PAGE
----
For example, viewers watching Ally McBeal are highly likely to watch the beginning, middle, and end of the show, and are reasonably likely to see the commercial advertisements in between. By contrast, visitors to a particular information hub online, such as a portal, may well only stop in to check a portfolio or visit a chat room. There is no assurance that they will see, much less notice, a particular advertisement.
I believe that advertisers increasingly will be drawn to sites that can prove a certain degree of customer loyalty, as opposed to sites that only can claim to have a large number of pass-through visitors. If this proves an accurate assessment of the marketplace, the key question then becomes: "How do you build loyalty?"
The answer is with proprietary content. On the Internet, content can be defined within a wide range of information such as personalized start pages or portfolios, chat rooms with a "community" of returning participants, and articles that either appear only on the Web or are repurposed from print publications. I believe that advertisers continually will favor sites that can offer this range of information to their "members." The resounding success of The Street.com and AOL's recent deal with Time Warner to be the exclusive provider of People Magazine content online provide evidence that, already, content is taking on a more kingly role on the Internet.
Lastly, it's simply silly to value customers based on page views. On the one hand, an increase in page views could mean that more customers are spending more time on a given site, and are seeing more of that site's content. This is information that should warm advertisers' hearts. But on the other hand, an increase in page views could mean that more customers are having more trouble finding the information they seek, and hostile customers generally are not well-disposed to noticing ads.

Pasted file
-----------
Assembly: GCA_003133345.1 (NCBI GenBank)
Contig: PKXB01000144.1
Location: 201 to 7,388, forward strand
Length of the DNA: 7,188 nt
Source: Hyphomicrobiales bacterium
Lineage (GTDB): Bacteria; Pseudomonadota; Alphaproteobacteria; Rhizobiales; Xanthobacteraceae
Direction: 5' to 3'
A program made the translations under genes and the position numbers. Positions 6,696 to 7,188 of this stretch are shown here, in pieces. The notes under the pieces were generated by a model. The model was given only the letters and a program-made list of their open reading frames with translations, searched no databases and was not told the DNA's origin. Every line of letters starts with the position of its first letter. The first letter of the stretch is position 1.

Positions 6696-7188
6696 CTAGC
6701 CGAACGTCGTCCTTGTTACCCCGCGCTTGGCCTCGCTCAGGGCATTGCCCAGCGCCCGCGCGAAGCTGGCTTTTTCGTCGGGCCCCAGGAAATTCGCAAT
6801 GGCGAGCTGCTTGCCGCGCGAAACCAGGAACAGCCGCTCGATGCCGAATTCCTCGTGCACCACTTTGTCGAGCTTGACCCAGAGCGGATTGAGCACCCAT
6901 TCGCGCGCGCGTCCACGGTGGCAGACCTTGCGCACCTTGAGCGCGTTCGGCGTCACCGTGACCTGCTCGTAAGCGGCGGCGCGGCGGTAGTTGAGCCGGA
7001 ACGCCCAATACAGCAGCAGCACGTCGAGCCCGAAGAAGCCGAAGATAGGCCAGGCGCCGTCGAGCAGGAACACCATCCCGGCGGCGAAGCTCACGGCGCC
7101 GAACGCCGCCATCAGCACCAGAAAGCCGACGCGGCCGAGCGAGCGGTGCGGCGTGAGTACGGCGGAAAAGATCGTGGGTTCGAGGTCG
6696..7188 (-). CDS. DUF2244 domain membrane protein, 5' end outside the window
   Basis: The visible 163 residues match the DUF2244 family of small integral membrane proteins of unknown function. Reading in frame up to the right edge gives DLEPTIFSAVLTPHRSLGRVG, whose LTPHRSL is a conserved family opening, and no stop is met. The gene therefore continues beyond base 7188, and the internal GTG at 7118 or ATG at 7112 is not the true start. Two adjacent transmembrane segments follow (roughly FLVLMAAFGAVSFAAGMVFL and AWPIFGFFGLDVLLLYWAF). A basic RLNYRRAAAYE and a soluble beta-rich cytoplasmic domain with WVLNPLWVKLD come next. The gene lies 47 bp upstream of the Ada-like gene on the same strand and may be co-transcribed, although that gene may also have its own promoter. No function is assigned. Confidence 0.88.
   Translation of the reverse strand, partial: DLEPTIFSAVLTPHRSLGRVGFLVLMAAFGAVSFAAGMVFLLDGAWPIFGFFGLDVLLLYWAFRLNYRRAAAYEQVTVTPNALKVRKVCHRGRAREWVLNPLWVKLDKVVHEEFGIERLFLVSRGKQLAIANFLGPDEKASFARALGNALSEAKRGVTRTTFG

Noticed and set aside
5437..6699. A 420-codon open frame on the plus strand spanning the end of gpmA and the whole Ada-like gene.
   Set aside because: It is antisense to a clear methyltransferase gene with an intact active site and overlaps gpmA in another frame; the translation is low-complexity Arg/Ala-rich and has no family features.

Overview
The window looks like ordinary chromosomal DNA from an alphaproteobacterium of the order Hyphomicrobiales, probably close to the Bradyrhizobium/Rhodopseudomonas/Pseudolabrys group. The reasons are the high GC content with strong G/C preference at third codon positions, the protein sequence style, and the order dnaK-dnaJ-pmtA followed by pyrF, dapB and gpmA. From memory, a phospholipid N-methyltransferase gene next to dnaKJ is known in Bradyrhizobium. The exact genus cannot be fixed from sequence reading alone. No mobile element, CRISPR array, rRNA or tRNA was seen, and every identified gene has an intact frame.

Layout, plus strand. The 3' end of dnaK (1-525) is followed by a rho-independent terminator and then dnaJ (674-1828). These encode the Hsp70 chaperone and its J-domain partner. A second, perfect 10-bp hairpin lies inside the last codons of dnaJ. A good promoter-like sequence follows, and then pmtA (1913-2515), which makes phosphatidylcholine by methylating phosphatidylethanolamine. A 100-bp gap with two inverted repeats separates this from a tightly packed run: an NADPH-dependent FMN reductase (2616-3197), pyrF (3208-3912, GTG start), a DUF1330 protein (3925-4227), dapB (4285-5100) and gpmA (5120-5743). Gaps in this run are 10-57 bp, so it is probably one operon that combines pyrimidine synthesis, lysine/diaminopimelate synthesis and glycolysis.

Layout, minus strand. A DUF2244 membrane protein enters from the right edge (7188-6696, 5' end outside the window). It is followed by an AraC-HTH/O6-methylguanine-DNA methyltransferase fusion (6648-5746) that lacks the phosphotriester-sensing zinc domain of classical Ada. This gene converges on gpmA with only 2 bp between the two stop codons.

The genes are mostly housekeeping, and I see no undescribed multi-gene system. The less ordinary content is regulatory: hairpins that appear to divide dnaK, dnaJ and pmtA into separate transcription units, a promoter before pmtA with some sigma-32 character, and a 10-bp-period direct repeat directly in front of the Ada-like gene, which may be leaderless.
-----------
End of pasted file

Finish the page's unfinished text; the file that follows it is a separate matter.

Page views are easy to manipulate, and actually don't impart much information about a site's economic prospects. Web sites and the stocks that represent them should be valued as a function of the total number of customers, the profitability of each customer, and the cost to sign on a new, loyal customer. While these numbers are a bit obscure today--they require an analysis of the run rate of revenues per customer, gross margin per customer, and sales and marketing expenditure per customer--they ultimately will be the measures that most accurately determine which of the current batch of companies will be winners, and which will end up as footnotes or case studies for the business school classes of tomorrow.
Despite wild volatility and hard-to-stomach valuations, a number of stocks in the Internet sector are poised for greatness. Others, however, aren't. My strong recommendation to investors is to be rational above all, taking as many factors as possible into consideration. I also advise investors to remember that stock price appreciations and company valuations that appear to be too good to be true most likely are. Just ask the folks who bought Theglobe.com at $87.